Tips on Finding the Right College

By Zachariah Friesen

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The time is drawing near for students to start applying for fall admission to college. If you’re applying right now,  this article is just for you! While it may seem like a daunting task at first,  there are several things that you can do to make the process easier and find the school that is right school for you. Here are some things I found useful when making my decisions:

Research:

- The Internet

  • Every college has a website. Search their website, get a cyber feel for the school. If their website isn’t terribly user friendly and the information is hard to find, that can be a good indication.
  • Here you will find contact info for the administration offices and professors. They are there to help, use them wisely.
  • Read as much documentation as you can find. Know everything there feasibly is to know about the school of which you are applying.
  • Your goal is to know exactly what you are getting into and avoid surprises upon attending the school.

- Alumni

  • Contact the offices of the school about speaking to Alumni. It’s important to know how going to that school contributed towards their success. Alumni information and experiences are invaluable but understand that embellishment and positive outlook on their experience is a given, keep that in mind.

- Professors

  • Contact professors via email and ask them questions. Be aware of the embellishment. Their job is to get you to come to the school, so don’t be surprised if the picture they paint isn’t 100% accurate. But don’t fault them either; it’s their job and there is truth in what they say.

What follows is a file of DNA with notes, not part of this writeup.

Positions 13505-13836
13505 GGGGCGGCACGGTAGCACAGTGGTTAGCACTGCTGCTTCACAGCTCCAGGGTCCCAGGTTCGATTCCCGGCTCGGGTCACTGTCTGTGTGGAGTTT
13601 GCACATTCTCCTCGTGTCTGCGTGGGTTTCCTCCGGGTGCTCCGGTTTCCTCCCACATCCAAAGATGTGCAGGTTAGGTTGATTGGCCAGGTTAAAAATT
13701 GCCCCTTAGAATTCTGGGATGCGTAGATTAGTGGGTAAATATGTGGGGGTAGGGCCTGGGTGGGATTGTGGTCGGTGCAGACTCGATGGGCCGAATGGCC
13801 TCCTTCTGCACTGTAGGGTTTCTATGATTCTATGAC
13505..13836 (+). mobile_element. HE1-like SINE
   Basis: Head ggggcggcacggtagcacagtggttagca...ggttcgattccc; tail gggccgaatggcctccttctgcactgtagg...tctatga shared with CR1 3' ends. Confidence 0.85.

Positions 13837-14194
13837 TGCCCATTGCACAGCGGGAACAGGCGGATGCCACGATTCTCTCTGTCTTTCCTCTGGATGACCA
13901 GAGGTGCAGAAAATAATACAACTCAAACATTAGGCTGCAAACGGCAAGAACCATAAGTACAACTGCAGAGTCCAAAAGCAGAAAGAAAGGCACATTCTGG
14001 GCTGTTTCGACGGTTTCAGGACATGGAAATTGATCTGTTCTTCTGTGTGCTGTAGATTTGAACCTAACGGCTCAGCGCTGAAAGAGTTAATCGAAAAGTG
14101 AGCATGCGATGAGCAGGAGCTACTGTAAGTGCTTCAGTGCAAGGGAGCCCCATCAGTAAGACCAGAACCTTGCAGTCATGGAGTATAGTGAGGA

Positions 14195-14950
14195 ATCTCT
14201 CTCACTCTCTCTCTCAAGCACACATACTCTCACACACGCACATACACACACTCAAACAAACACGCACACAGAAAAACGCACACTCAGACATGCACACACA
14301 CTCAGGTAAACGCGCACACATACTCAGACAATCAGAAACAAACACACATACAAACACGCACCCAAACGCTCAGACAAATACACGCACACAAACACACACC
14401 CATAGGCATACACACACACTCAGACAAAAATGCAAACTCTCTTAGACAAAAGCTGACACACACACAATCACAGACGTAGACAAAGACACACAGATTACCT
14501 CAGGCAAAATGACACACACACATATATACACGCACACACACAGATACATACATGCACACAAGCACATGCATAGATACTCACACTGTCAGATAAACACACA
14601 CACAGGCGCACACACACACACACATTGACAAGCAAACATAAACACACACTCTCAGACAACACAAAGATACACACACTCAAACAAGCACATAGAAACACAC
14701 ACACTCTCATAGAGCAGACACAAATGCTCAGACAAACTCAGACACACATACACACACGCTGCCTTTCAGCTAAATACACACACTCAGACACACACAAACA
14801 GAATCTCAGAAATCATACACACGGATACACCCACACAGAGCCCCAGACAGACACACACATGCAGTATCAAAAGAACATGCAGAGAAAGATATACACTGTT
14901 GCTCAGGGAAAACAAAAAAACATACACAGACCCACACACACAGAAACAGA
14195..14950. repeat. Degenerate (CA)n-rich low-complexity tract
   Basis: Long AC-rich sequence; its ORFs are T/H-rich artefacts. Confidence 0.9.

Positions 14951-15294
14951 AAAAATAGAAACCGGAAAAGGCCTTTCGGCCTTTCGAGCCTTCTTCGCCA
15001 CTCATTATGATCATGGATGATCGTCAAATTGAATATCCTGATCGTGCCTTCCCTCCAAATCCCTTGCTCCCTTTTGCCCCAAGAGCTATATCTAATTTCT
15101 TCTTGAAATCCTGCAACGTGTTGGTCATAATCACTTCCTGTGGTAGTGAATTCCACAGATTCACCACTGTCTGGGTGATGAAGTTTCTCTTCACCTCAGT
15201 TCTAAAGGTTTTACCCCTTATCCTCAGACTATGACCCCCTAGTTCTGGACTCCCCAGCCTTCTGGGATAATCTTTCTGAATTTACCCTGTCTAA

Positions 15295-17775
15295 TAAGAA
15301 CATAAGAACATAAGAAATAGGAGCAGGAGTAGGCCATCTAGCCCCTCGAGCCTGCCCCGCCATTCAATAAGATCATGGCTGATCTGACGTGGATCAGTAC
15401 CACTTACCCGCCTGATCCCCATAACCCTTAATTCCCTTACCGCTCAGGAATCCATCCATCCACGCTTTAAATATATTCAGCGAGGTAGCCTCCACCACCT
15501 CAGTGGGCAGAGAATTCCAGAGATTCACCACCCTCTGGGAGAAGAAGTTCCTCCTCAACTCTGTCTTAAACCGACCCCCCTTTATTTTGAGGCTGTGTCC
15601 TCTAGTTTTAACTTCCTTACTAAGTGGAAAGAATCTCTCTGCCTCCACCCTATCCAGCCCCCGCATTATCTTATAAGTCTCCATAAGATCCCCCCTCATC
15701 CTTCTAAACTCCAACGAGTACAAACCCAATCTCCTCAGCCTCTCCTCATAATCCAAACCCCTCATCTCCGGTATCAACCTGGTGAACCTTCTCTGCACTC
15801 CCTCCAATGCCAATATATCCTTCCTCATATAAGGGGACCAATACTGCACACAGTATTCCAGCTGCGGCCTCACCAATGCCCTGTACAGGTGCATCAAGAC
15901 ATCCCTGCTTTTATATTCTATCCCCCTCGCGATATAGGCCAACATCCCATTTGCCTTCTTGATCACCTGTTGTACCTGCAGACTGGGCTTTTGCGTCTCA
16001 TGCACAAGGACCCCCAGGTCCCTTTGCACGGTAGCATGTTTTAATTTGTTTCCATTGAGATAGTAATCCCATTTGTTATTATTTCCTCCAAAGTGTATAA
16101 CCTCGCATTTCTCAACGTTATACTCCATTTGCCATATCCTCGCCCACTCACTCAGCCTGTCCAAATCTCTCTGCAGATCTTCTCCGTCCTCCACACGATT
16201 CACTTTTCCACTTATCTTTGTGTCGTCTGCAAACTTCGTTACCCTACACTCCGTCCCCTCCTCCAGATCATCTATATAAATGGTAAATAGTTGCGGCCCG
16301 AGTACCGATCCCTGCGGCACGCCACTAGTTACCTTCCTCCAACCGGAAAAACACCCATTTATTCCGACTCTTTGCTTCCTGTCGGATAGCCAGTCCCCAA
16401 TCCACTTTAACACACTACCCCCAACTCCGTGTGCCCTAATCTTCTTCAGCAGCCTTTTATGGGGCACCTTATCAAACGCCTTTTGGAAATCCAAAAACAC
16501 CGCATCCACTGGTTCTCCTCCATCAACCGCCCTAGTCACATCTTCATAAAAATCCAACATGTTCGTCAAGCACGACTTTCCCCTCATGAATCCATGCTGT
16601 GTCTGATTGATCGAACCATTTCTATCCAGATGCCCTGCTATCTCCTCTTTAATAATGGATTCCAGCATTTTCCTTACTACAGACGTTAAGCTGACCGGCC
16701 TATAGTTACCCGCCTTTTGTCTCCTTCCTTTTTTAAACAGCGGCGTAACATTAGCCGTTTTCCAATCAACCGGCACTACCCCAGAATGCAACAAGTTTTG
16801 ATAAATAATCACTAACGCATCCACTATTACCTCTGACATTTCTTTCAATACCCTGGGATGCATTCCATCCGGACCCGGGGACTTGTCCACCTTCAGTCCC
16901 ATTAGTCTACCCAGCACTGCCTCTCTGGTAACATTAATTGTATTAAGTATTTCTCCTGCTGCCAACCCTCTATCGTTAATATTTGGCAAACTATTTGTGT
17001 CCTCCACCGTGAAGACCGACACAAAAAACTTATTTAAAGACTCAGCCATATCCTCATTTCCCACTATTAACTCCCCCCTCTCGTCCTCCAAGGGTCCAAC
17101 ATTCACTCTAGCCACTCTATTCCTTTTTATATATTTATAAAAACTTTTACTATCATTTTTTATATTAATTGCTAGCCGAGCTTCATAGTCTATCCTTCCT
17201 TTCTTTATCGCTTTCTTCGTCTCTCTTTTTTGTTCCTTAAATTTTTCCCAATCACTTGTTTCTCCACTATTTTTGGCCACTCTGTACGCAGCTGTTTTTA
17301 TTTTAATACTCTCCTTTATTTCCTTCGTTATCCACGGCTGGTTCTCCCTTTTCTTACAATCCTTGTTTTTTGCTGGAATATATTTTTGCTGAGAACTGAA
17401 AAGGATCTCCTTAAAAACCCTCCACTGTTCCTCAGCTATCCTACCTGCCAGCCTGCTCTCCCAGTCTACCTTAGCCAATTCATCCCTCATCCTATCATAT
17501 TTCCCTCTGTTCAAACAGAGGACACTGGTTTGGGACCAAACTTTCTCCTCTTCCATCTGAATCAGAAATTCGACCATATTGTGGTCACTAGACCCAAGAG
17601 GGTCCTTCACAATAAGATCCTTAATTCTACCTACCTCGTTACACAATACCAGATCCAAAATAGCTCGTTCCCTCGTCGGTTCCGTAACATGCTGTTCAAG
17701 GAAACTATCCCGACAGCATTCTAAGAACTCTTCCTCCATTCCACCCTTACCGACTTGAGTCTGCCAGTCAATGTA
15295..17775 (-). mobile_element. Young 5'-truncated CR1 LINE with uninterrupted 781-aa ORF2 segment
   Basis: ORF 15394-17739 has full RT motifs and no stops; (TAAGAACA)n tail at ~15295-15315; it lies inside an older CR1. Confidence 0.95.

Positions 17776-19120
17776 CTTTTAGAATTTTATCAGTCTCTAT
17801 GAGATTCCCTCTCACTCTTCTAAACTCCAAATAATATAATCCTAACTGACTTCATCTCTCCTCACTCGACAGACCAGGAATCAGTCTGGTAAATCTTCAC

Location:

- Find schools in cities that interest you.

  • A city that interests you makes for a more positive experience.

- Find a way to visit the school before you decide. Often schools will let you sit in on a class or two. Again it’s about knowing what you are getting into. You’re going to be there for a while.

- There should be distractions, but not too many distractions.

  • Fun is important. A clear mind will do wonders for productivity.
  • 3 words: Positive Learning Environment; find one!
  • Atmosphere is infectious, both good and bad. Be aware of it and be ready to surround yourself with things that make you happy. You’ll enjoy learning more and then you’ll learn more.

-  As a performer, I want to be in Los Angeles or New York. Be where the opportunities are, where the jobs are. While you’re at school learning, remember that it’s all about what you know, whom you know, and putting yourself in an opportunity to succeed.

- Go where the jobs are, the professionals are, and where your craft is appreciated

- Find schools that have a reputation for producing people in your profession. A degree from Harvard Law School speaks for itself. It can immediately legitimize you in the eyes of potential employers even before they meet you.

- Look for schools that bring in big name speakers and events, especially if they are in your profession. If nothing else, you can learn about how others achieve success, and apply it to your strive for success.